Ph.D. candidate Rikker Dockum delivered an invited talk at his undergraduate alma mater, Dartmouth College. His talk, titled “The Tonal Comparative Method: Leveraging Lexical Tone in Historical Linguistics”, deals with his work extending the traditional Comparative Method to deal with evidence from sound change in tone systems.
Ph.D. candidate Matthew Tyler has recently published two journal articles concerning his work on clitics in Choctaw (Muskogean). One, published in Natural Language & Linguistic Theory, is titled “Absolutive Promotion and the Condition on Clitic Hosts in Choctaw”; this article proposes a morphosyntactic analysis of Choctaw clitics.
Yale’s Linguistics Department, in conjunction with Yale’s Graduate School of Arts and Sciences Office of Student Development and Diversity (OGSDD) hosted a free webinar for prospective graduate students. Students and faculty from the department discussed the admissions process, life in the department, research opportunities, and living in New Haven. The webinar was recorded and is now available for later viewing here.
Graduate Student Sarah Babinski and Professor Claire Bowern recently published a paper on mergers and contextual probability in sound change in the journal Linguistics Vanguard. The journal special issue – on predictability in shaping sound patterns in human language – was co-edited by linguistics department faculty member Jason Shaw and Shigeto Kawahara.
Martín introduced his dissertation work to an audience in Mexico, where he is currently conducting research on the imperfective domain in Spanish.
We are excited to work with Caitlyn Antal, Marisha Evans, Randi Martinez, and Jared Sharp as they pursue their graduate studies!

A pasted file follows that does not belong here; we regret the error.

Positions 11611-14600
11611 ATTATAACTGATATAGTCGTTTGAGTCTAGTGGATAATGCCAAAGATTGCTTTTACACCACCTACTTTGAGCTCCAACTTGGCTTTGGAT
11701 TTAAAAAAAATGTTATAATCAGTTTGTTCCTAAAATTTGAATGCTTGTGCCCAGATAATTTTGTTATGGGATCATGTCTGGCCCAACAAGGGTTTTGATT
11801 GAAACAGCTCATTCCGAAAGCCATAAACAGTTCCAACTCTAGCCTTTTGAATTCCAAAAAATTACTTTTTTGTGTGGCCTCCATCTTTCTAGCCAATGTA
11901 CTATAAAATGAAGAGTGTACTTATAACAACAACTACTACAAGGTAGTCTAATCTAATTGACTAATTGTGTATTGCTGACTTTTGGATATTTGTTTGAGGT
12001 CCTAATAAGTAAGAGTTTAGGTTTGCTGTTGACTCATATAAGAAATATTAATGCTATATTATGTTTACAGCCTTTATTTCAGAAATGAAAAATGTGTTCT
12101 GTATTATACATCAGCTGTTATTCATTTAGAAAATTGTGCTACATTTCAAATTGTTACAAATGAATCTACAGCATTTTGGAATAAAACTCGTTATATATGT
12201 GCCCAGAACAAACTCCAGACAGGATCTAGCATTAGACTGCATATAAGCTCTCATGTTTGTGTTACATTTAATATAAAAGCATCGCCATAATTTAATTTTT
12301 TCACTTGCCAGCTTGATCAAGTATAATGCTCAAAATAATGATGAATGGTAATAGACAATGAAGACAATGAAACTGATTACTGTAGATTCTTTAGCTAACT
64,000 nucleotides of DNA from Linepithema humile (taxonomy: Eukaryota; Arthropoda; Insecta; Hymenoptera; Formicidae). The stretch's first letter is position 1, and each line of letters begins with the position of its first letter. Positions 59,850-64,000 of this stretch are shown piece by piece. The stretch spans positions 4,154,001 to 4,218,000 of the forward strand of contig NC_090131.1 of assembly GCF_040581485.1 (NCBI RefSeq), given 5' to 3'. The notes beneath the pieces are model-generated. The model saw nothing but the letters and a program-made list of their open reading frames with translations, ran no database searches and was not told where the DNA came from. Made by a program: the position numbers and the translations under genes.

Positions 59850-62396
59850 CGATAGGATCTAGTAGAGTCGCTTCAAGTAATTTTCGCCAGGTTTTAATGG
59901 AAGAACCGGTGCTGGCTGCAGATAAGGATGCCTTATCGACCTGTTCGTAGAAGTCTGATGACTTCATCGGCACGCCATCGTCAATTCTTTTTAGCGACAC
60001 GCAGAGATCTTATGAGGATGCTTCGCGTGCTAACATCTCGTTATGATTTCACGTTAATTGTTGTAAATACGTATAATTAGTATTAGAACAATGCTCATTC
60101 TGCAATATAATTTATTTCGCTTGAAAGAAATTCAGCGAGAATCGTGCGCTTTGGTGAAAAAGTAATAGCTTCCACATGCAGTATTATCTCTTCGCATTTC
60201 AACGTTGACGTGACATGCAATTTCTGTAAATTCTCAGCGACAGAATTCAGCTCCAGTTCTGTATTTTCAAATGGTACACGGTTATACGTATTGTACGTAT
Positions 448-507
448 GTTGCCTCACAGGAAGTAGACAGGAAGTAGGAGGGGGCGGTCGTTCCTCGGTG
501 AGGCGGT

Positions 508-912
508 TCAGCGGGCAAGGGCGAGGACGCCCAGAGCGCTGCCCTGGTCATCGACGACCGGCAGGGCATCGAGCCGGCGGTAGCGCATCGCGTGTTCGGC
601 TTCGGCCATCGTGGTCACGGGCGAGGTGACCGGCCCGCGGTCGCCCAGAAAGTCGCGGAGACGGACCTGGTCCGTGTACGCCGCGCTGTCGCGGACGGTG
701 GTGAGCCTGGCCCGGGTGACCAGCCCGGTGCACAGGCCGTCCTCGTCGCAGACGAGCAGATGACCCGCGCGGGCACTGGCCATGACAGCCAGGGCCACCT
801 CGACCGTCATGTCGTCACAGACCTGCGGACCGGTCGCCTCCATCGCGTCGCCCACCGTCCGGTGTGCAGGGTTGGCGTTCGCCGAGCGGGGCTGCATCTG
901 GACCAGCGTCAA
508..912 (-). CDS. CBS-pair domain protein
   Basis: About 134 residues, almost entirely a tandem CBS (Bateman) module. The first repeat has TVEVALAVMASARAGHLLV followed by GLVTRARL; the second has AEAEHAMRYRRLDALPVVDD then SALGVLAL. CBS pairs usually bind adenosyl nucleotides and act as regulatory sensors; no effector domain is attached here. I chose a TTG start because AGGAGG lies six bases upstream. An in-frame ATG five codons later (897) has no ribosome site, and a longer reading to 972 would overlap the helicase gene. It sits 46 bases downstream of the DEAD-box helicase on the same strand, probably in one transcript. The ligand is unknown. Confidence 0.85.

Sean’s dissertation, supervised by Professor Raffaella Zanuttini, investigates the accusativus cum infinitivo construction in Latin.
PhD candidate Rikker Dockum presented at the 28th meeting of the Southeast Asian Linguistics Society (SEALS), where he discussed his fieldwork on Khamti, a language spoken in Myanmar and India. Rikker has spent a substantial amount of time in the region documenting various languages, as he conducts his dissertation research on tone systems in Tai-Kadai, a family of languages that includes Khamti and Thai.
Jason Shaw, Chris Geissler, and Samuel Andersson spoke about various topics in phonetics and phonology at the Manchester Phonology Meeting.
Based on field research and a translation of the Bible, Joshua’s paper investigates the difference between the first-person pronouns ai and mi.
In just three minutes, Dolly explained to audiences how we use our sense of touch to help us hear and understand speech.
Chris Geissler and Kevin Zhang joined nine collaborators from Yale and other institutions to study a gene that may influence the way we perceive consonants.
The two graduate students spoke about syntax in Choctaw and prosody in Southern East Cree, respectively.
María Piñango, Martín Fuchs, and Sara Sánchez-Alonso discussed their results on variation and change in Spanish with Ashwini Deo of the Ohio State University.
Results on syntax and phonology by Jim Wood, Matt Tyler, and Yiding Hao were showcased at the Penn Linguistics Conference in March.